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Published: Apr 11, 2023 3 min read
Beach vacation homes for sale
Eddie Lee / Money; Getty Images

A vacation house? In this economy?

Demand for second homes — residences that are used for only part of the year — was 52% lower this past March than it was pre-pandemic (in January and February 2020), according to a new analysis from real estate brokerage Redfin. Demand for primary homes, on the other hand, was only down 13%.

That’s a major change from the red-hot market for second homes during the pandemic, which saw U.S. home buyers take advantage of rock-bottom mortgage rates and flexible remote work policies to buy property in sunny, affordable destinations outside of major cities.

Redfin used data on rate-locks from the firm Optimal Blue to conduct its analysis on demand for second homes. (Rate-locks are agreements that allow homebuyers to lock in a specific mortgage rate with their lender for a short period of time so they aren't subject to rate increases while they close on their home. As part of that process, buyers must specify whether they are buying a primary or secondary home.)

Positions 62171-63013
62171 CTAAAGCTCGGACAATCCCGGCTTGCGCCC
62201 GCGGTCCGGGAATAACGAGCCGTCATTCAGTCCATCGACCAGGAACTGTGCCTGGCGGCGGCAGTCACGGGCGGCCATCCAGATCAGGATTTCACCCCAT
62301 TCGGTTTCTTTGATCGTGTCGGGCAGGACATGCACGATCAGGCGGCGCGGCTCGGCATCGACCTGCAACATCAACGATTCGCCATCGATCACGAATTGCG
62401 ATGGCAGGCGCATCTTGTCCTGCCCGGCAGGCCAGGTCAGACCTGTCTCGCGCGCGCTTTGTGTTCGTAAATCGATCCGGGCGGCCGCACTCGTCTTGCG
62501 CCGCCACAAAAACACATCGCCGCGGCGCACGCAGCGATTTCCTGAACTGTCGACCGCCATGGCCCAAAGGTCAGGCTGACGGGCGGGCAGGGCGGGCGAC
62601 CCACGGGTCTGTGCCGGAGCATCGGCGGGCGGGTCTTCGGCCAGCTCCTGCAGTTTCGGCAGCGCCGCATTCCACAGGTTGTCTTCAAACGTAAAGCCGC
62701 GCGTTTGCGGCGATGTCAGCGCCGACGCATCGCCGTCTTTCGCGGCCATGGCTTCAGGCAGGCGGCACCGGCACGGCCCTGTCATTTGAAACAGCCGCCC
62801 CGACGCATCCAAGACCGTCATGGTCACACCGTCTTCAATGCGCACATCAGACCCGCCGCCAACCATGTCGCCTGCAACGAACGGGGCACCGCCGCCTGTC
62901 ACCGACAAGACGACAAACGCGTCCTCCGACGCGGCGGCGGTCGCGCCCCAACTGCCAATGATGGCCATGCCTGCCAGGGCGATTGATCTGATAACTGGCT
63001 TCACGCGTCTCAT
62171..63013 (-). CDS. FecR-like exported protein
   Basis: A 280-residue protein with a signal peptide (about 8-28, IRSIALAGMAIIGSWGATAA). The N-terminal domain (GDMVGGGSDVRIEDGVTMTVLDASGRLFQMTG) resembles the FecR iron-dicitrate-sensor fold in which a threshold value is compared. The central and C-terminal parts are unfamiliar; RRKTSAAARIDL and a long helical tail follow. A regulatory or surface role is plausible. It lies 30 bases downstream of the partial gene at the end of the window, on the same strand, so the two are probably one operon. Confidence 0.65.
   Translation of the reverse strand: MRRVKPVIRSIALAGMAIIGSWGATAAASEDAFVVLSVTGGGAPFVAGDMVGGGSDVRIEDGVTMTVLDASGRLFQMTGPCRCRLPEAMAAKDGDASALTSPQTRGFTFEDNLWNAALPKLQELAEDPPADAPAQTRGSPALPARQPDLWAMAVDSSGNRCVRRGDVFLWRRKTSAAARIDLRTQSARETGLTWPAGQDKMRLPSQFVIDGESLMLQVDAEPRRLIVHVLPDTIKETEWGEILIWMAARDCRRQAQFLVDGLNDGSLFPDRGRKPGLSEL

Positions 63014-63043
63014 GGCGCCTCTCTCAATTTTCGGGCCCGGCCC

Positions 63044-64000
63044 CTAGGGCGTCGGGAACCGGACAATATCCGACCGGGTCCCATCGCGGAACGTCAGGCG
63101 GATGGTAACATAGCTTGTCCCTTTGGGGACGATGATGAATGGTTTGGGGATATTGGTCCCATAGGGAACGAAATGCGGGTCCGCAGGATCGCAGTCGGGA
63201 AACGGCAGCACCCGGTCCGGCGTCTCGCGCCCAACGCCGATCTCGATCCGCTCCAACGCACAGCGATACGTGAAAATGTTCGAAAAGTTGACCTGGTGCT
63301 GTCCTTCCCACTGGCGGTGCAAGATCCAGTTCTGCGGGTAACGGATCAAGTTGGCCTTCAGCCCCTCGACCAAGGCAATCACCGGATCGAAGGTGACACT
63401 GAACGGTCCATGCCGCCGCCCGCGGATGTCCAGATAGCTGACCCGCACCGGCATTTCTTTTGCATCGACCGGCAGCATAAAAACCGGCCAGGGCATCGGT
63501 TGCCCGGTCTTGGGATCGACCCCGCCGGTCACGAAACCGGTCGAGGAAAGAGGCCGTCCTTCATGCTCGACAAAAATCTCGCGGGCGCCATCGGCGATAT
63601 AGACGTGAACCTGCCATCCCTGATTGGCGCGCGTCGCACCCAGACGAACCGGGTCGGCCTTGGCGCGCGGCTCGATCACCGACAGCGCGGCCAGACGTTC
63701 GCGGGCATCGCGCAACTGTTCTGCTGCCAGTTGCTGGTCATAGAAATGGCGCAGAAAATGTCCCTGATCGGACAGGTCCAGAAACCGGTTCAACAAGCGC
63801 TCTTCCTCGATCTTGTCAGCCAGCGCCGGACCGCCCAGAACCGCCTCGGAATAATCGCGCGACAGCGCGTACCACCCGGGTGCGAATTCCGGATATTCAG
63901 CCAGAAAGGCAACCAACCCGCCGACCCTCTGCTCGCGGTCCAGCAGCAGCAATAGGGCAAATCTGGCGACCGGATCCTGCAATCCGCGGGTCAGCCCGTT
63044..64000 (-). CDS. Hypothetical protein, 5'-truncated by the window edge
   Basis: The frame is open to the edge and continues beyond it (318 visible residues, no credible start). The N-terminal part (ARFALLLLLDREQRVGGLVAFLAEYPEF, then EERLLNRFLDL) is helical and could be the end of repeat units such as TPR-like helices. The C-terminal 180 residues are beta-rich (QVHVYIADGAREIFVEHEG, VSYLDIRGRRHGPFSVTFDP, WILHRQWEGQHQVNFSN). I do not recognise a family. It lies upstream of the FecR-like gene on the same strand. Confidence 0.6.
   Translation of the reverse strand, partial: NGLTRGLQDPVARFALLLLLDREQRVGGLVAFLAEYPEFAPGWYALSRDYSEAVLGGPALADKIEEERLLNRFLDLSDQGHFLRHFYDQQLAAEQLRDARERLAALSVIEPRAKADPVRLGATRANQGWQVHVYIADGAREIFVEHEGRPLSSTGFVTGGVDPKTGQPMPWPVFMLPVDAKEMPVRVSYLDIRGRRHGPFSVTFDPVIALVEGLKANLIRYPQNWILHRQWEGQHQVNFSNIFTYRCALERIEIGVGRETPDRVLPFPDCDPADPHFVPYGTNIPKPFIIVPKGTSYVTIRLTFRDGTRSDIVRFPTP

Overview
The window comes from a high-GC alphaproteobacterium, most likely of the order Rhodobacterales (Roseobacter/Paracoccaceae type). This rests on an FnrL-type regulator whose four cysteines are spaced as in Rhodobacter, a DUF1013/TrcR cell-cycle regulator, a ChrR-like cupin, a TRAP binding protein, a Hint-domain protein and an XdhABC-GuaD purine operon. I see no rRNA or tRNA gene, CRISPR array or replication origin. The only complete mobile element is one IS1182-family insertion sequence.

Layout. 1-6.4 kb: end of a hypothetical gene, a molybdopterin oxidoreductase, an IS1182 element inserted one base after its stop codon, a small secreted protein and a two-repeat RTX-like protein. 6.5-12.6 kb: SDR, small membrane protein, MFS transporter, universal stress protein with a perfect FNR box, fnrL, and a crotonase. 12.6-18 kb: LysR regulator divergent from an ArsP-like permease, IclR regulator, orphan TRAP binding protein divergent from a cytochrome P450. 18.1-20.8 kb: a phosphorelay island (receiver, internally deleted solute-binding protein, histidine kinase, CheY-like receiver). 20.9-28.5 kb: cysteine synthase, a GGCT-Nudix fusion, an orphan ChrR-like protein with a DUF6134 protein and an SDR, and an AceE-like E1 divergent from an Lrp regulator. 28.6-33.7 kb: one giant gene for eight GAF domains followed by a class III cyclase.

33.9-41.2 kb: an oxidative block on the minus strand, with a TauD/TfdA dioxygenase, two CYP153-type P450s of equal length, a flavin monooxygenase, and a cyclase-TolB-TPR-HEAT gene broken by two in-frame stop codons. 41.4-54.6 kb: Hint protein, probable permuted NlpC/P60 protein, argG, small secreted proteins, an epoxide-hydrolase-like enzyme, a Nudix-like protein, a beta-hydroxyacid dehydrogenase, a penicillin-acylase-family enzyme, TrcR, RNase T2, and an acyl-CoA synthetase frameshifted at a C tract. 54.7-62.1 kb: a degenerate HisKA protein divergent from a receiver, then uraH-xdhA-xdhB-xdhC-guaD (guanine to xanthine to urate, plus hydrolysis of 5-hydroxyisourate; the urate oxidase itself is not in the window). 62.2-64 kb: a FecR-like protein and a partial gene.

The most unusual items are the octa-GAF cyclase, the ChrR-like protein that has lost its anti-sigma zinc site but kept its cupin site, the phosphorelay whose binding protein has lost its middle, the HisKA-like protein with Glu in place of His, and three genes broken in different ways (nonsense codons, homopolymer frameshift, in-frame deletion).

This data does not include all-cash buyers, who don’t need to take out a mortgage to purchase a vacation home. But there’s a slew of reasons why demand for vacation homes has plummeted.

A huge part of the equation is mortgage rates, which have doubled over the course of the past year or so (thanks largely to interest rate hikes by the Federal Reserve). Buyers may be balking because high mortgage rates mean higher monthly payments: The average mortgage payment is now $2,508, according to Redfin, compared to $2,182 a year ago.

And that's not to mention the fact that home prices themselves are continuing to rise.

“With housing payments near their all-time high, a lot of people can’t afford to buy one home right now, let alone a second,” Redfin deputy chief economist Taylor Marr said in a blog post.

Marr also pointed to recent increases in loan fees, stubborn inflation, a struggling stock market, the depletion of pandemic-era stimulus savings and return-to-office demands as the many reasons why “it’s simply a challenging time for most Americans to buy a vacation home.”

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‘More Like a Burden Than a Good Investment’: Why Demand for Vacation Homes Is Plummeting

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3 Trends Shaping the Spring Housing Market for Buyers and Sellers